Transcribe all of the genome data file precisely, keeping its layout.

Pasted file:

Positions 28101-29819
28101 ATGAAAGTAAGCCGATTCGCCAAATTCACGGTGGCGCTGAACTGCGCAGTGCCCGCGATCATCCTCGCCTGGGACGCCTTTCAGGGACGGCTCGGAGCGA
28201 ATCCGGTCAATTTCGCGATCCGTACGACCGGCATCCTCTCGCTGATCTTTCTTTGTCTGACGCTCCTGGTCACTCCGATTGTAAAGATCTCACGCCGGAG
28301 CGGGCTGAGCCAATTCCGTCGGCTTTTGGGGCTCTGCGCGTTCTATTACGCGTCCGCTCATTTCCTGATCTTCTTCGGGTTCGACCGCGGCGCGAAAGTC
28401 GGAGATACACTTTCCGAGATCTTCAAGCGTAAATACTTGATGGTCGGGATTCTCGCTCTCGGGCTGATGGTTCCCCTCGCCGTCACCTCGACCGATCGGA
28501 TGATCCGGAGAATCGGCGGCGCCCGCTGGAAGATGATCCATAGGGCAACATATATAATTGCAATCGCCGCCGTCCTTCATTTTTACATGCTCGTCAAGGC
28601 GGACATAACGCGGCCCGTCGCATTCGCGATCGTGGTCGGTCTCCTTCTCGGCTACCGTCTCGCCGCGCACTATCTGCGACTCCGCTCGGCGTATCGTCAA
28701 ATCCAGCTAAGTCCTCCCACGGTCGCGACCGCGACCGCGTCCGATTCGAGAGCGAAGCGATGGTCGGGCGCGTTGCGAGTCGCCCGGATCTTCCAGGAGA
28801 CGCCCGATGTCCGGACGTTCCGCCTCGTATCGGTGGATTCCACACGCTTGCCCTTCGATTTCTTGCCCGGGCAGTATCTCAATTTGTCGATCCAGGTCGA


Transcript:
Positions 28101-29819
28101 ATGAAAGTAAGCCGATTCGCCAAATTCACGGTGGCGCTGAACTGCGCAGTGCCCGCGATCATCCTCGCCTGGGACGCCTTTCAGGGACGGCTCGGAGCGA
28201 ATCCGGTCAATTTCGCGATCCGTACGACCGGCATCCTCTCGCTGATCTTTCTTTGTCTGACGCTCCTGGTCACTCCGATTGTAAAGATCTCACGCCGGAG
28301 CGGGCTGAGCCAATTCCGTCGGCTTTTGGGGCTCTGCGCGTTCTATTACGCGTCCGCTCATTTCCTGATCTTCTTCGGGTTCGACCGCGGCGCGAAAGTC
28401 GGAGATACACTTTCCGAGATCTTCAAGCGTAAATACTTGATGGTCGGGATTCTCGCTCTCGGGCTGATGGTTCCCCTCGCCGTCACCTCGACCGATCGGA
28501 TGATCCGGAGAATCGGCGGCGCCCGCTGGAAGATGATCCATAGGGCAACATATATAATTGCAATCGCCGCCGTCCTTCATTTTTACATGCTCGTCAAGGC
28601 GGACATAACGCGGCCCGTCGCATTCGCGATCGTGGTCGGTCTCCTTCTCGGCTACCGTCTCGCCGCGCACTATCTGCGACTCCGCTCGGCGTATCGTCAA
28701 ATCCAGCTAAGTCCTCCCACGGTCGCGACCGCGACCGCGTCCGATTCGAGAGCGAAGCGATGGTCGGGCGCGTTGCGAGTCGCCCGGATCTTCCAGGAGA
28801 CGCCCGATGTCCGGACGTTCCGCCTCGTATCGGTGGATTCCACACGCTTGCCCTTCGATTTCTTGCCCGGGCAGTATCTCAATTTGTCGATCCAGGTCGA